The Portland Trail Blazers possessed the NBA's worst bench during the 2012-2013 season.
Starters Damian Lillard, Wes Matthews, Nicolas Batum, LaMarcus Aldridge, and JJ Hickson played more minutes together than any other group in the league. Each of the starters scored more than 1,000 points, but there was simply no production from anyone else-- Meyers Leonard finished the year as the Blazers' sixth leading scorer with 377 points.
Portland's bench finished with an Efficiency Recap Difference [Efficiency Recap - Opponent's Efficiency Recap] of -17.7, an NBA worst. This ranked nearly nine points behind the 29th rated team [Indiana Pacers], who finished the year at -9.3-- this is according to Hoopstats.com. The Blazers failed to qualify for the postseason after finishing the year with a record of 33-49. This was just two games better than the Minnesota Timberwolves, who ended the season 31-51 while sitting at the bottom of the Pacific Division.
Portland would sign Mo Williams to a two year, $5.6 million dollar contract during the following offseason. He immediately made an impact, and Blazers' coach Terry Stotts praised Williams throughout the year for a multitude of reasons. "He came in and understood his role. I think he has flourished in his role." said Stotts, "I've said many times that I think he's the best backup in the league, which is what we needed. He's been able to help Damian [Lillard] on and off the court. We wouldn't be where we are today without Mo."
Williams bolstered the Blazers bench during the '13-'14 season, finishing the year with a little more than 700 points. Although, Williams recorded his worst three-point shooting percentage and points per game averages since entering the league in 2003. It was in January when Williams announced he would use a player option to opt out of the second year of his contract, because he was hoping to secure a long-term deal with the Blazers. "I would like to be here long-term. My goal is to work something out with Portland this summer. I like it here and I want to make this place home." said Williams.
Albeit his presence was impactful, they still finished the year with the least productive bench in terms of scoring output [23.6 ppg] and Portland's Efficiency Recap Difference remained among the NBA's worst [26th]. Williams became expendable after the Blazers signed Steve Blake earlier this summer.
The Timberwolves signed Williams to a one year, $3.75 deal on Monday. Williams is 31 years old and entering his 12th NBA season.
Yesterday, Michele Roberts was elected as the new Executive Director of the National Basketball Players Association [NBPA]. Roberts, a Washington, D.C., trial lawyer, became the first woman to lead a male professional sports league union in North America with 32 of a possible 36 votes among player representatives and executive committee members.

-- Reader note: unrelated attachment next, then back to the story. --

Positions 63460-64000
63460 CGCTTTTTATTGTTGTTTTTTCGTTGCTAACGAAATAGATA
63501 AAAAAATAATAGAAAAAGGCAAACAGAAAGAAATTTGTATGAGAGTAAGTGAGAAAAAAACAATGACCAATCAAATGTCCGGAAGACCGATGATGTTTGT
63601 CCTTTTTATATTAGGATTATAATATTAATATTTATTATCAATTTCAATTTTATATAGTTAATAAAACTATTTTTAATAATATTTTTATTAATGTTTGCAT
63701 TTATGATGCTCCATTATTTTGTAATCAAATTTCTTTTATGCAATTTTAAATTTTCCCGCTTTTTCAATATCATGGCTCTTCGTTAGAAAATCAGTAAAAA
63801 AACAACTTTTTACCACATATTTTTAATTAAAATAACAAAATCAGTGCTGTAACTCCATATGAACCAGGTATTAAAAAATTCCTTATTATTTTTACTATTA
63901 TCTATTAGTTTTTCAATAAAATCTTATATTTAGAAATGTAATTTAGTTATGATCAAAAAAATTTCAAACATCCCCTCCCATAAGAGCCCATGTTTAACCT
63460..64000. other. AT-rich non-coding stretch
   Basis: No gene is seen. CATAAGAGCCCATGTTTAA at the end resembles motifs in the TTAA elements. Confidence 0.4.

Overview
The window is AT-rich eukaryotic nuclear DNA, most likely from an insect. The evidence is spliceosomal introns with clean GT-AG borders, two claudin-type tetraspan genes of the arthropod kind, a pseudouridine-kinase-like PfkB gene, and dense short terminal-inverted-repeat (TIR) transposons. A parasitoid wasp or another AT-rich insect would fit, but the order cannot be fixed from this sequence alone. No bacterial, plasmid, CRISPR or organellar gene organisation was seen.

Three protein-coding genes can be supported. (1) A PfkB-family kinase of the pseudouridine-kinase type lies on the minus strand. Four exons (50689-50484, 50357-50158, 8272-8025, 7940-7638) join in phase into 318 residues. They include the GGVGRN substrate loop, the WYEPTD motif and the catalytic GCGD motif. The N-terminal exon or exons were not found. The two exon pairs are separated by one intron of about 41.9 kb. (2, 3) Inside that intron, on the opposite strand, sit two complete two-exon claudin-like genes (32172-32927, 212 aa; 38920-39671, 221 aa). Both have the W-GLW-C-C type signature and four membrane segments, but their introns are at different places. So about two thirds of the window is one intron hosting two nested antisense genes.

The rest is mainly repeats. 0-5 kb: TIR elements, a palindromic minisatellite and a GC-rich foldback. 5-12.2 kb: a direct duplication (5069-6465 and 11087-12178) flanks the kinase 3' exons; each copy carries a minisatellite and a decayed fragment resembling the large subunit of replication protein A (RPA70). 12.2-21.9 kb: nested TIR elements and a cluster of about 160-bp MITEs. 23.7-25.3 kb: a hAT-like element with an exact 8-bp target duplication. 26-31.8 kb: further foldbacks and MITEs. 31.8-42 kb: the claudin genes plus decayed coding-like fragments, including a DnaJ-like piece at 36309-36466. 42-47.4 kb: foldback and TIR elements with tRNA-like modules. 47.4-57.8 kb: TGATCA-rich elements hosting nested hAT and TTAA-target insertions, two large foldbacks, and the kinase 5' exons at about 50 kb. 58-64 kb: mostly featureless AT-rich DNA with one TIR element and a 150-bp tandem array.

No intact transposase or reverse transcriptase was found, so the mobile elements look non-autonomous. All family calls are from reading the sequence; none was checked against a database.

In wake of this news, NBA Commissioner Adam Silver released the following statement:
"On behalf of the NBA, I would like to congratulate Michele Roberts on her appointment as the NBPA's new Executive Director and look forward to working with her and the NBPA Executive Committee to ensure the continued health and growth of our game. The partnership between our players and teams is the backbone of the league, and we are eager to continue working with the Players Association to build this relationship. I also want to thank Ron Klempner for his service as interim Executive Director over the past 18 months."
Roberts is a member of the litigation group at Skadden, Arps, Slate, Meagher & Flom, one of the world's largest law firms and one that has served as outside counsel to the NBA. However, Roberts states she has never done legal work on the NBA's behalf.
"With any of the candidates, it wasn't about race or gender." said Chris Paul of Roberts, "It was about who was going to be the best person in that position. From day one in interviews, she tackled every question head first. ... There were tough questions she was faced with. She didn't back away from them. She didn't shy away from them. She told us her story, and it really sat well with us."
Roberts will represent the NBPA in the next round of collective bargaining discussions, if either the Players Association or NBA elects to opt out of the current CBA in 2017.
Judge Michael Levanas handed down an "oral tentative statement decision," yesterday, that affirmed Shelly Sterling had the authority to reach an agreement in May to sell the team to former Microsoft CEO Steve Ballmer. Levanas said he will review objections before issuing a written ruling, but, even if Donald Sterling chooses to fight the ruling, a provision in is included within the California trust law that will allow Shelly Sterling to proceed with the sale of the team as if no appeal were pending.
Here's some punk-ish music.